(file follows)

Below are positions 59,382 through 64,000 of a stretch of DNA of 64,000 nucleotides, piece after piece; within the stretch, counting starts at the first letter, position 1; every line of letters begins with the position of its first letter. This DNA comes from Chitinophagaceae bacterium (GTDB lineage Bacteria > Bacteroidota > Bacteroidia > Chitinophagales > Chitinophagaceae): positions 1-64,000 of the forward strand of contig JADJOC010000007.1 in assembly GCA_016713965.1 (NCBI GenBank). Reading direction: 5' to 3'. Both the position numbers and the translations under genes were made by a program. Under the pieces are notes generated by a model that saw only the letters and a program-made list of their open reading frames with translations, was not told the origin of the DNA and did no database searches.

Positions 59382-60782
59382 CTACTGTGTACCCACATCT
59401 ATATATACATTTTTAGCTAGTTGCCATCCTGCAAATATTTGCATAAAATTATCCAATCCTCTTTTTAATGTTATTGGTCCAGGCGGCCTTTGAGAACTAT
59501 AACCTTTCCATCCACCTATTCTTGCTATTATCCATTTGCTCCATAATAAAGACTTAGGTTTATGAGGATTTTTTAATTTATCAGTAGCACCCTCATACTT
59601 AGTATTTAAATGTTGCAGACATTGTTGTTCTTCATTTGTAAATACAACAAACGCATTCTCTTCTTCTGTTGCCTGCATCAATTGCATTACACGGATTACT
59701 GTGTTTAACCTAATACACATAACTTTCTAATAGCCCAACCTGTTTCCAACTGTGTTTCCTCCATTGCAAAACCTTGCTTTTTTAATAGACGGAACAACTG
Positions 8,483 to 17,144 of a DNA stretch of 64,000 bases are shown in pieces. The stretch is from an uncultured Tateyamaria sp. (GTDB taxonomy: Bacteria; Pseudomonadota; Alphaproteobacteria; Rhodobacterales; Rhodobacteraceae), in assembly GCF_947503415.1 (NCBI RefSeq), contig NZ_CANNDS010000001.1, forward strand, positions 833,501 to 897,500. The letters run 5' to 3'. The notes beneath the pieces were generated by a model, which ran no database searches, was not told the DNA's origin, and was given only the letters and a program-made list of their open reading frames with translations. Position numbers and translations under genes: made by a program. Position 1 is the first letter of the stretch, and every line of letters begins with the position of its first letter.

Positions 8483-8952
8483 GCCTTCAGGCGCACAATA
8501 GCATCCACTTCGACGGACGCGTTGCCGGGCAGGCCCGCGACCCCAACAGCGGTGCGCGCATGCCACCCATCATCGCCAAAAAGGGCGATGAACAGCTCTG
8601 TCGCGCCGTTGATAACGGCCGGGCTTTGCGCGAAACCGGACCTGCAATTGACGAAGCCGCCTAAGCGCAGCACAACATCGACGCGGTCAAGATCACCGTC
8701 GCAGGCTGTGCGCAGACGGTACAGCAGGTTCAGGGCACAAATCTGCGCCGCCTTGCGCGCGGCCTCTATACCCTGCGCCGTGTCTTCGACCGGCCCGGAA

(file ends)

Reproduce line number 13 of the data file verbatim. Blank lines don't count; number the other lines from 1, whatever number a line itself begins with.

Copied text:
8701 GCAGGCTGTGCGCAGACGGTACAGCAGGTTCAGGGCACAAATCTGCGCCGCCTTGCGCGCGGCCTCTATACCCTGCGCCGTGTCTTCGACCGGCCCGGAA